How to use imtile, montage or any other methods to concatenate images without affecting the resolution?

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I would like to concatenate several figures, each with a different size, for example:
1010x25056x3 uint8 1515x24360x3 uint8 2020x95352x3 uint8
It looks that both imtile and montage are capturing thumbnail images for each image, so those with very huge size will be resized to fit the size of smaller ones.
Is there any possibilities to cancatenate those images and keep the original size for each.

Accepted Answer

DGM
DGM on 30 Sep 2022
Edited: DGM on 30 Sep 2022
If you're using IPT imtile() or montage(), you can maintain the geometry of each sub-image by making sure the 'thumbnailsize' option is large enough to contain any of the included images.
% two test images
A = imread('peppers.png');
B = rot90(A,1);
C = {A B}; % cell array of the images
% get union of image geometries
maxv = max(cellfun(@(x) size(x,1),C));
maxh = max(cellfun(@(x) size(x,2),C));
montage({A B},'thumbnailsize',[maxv maxh])
Bear in mind that this forces each sub-image to be padded horizontally and/or vertically to match the same geometry. If you're expecting to be able to have the images to only be padded along one dimension and edge-concatenated along the other, then IPT imtile()/montage() won't work afaik.
One option is to simply pad the images along the transverse dimension and then just concatenate them. This is simple and should work so long as all the images share the same depth (same size on dim3) and class. This example could be written to concatenate vertically as well.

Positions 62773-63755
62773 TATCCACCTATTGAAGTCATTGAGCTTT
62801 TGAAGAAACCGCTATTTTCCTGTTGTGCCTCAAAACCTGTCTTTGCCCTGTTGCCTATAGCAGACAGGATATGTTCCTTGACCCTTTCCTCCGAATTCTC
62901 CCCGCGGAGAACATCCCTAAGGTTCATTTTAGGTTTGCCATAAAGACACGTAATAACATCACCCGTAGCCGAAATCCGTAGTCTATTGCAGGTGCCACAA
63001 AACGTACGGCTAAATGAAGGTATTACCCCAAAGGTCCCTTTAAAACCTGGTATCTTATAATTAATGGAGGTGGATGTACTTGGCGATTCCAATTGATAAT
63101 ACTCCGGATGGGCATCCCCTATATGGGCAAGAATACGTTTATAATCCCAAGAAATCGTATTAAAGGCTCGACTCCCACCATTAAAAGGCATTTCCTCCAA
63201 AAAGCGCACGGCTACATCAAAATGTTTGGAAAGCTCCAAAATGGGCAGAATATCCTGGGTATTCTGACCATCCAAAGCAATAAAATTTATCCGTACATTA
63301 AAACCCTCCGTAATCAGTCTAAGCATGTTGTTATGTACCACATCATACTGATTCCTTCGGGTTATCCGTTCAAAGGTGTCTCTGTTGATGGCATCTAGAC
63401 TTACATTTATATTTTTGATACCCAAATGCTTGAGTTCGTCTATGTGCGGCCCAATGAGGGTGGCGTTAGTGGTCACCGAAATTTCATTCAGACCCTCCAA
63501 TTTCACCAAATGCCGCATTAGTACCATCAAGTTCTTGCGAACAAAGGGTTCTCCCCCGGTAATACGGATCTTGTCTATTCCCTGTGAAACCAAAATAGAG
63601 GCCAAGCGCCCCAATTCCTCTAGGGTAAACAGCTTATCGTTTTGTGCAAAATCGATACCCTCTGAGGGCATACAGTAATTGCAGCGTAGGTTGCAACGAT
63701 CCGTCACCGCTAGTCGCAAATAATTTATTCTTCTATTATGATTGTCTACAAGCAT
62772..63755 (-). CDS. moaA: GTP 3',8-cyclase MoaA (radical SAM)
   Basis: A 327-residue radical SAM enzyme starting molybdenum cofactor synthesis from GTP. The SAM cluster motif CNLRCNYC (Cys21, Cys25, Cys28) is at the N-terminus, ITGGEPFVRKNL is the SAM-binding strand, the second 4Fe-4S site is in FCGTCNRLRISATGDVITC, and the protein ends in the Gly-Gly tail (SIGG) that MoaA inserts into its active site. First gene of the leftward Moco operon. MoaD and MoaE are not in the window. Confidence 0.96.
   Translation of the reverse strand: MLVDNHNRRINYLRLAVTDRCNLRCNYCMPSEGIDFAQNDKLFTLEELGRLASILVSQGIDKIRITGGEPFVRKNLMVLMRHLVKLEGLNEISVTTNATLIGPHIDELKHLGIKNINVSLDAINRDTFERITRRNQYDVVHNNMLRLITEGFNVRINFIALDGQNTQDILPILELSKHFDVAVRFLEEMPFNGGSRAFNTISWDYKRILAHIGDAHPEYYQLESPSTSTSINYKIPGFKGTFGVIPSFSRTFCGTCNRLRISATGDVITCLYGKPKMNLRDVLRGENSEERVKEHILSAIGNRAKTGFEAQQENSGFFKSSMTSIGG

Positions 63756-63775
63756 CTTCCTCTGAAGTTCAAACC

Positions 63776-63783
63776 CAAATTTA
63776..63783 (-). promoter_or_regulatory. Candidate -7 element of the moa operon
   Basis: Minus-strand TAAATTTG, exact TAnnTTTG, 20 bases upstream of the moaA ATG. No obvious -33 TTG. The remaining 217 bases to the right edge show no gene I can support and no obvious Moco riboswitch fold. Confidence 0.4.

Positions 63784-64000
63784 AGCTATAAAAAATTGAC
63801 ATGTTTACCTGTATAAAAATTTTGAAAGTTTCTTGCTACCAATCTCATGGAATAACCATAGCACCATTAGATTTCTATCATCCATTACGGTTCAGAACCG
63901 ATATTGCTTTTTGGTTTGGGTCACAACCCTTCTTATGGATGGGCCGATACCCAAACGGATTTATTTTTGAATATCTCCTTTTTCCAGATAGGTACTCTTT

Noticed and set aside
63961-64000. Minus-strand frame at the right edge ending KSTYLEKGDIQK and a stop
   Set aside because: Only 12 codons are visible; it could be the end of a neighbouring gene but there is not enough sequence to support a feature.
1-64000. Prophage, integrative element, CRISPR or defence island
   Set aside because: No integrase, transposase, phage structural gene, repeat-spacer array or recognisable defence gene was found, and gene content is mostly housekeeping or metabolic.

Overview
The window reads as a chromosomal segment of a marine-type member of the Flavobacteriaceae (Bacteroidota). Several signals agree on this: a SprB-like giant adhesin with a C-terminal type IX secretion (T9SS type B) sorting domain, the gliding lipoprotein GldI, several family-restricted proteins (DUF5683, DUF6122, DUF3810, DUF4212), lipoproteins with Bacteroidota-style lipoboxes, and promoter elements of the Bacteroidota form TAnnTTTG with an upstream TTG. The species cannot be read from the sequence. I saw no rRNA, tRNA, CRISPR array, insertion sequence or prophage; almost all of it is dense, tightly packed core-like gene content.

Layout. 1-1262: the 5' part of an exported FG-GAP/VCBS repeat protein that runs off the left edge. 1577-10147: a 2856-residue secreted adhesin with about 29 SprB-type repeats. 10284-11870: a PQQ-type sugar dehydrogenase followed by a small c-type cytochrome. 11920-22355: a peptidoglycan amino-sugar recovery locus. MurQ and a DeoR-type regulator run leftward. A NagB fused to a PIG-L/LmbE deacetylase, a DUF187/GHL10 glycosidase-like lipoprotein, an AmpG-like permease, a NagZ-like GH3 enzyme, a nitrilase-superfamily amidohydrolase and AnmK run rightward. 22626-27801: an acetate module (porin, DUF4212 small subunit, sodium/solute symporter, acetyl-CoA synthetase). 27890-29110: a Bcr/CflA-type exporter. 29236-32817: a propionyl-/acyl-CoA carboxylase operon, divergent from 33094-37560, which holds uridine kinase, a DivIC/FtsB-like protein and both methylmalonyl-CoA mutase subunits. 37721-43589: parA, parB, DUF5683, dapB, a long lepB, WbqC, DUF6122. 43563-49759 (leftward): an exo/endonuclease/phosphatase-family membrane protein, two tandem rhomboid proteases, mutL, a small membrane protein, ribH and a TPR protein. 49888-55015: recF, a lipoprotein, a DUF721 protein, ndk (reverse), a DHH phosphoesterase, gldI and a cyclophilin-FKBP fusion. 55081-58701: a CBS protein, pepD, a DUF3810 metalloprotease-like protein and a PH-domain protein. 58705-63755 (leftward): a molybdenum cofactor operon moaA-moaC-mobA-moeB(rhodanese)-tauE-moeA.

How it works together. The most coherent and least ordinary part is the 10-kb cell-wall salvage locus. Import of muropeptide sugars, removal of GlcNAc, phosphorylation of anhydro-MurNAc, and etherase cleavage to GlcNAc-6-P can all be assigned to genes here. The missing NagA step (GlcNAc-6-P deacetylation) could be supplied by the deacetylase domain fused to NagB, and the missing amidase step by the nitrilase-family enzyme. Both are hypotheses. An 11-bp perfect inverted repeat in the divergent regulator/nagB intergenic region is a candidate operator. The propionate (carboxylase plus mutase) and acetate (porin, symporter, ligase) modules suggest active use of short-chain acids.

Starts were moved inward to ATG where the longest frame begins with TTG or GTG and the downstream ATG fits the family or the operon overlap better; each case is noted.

% instead of using uniform tile geometries, simply stack along one
% dimension and pad only on the opposite dimension
% this example stacks on dim2 and pads on dim1 as necessary
% two test images
A = imread('peppers.png');
B = rot90(A,1);
C = {A B}; % cell array of the images
% get union of image geometries along transverse direction
maxsize = max(cellfun(@(x) size(x,1),C));
% pad all the images
for kimg = 1:numel(C)
padsize = (maxsize - size(C{kimg},1))/2;
C{kimg} = padarray(C{kimg},[floor(padsize) 0],0,'pre');
C{kimg} = padarray(C{kimg},[ceil(padsize) 0],0,'post');
end
C = horzcat(C{:});
There are also third party tools that can do this sort of flexible edge-stacking. MIMT imstacker() could be used, and may be more convenient. That said, it might be too expensive to use with such large images. Because imstacker() is meant to be class-agnostic, the output and intermediate working images will be of class 'double'. That sort of memory usage will likely be a problem for your particular needs.
% do the same thing using MIMT imstacker()
% two test images
A = imread('peppers.png');
B = rot90(A,1);
C = {A B}; % cell array of the images
% use MIMT imstacker() for a tight unidirectional stacking
outpict = imstacker(C,'dim',2,'padding',0,'gravity','center');
imshow(outpict)
% stack vertically instead
outpict = imstacker(C,'dim',1,'padding',0,'gravity','center');
imshow(outpict)

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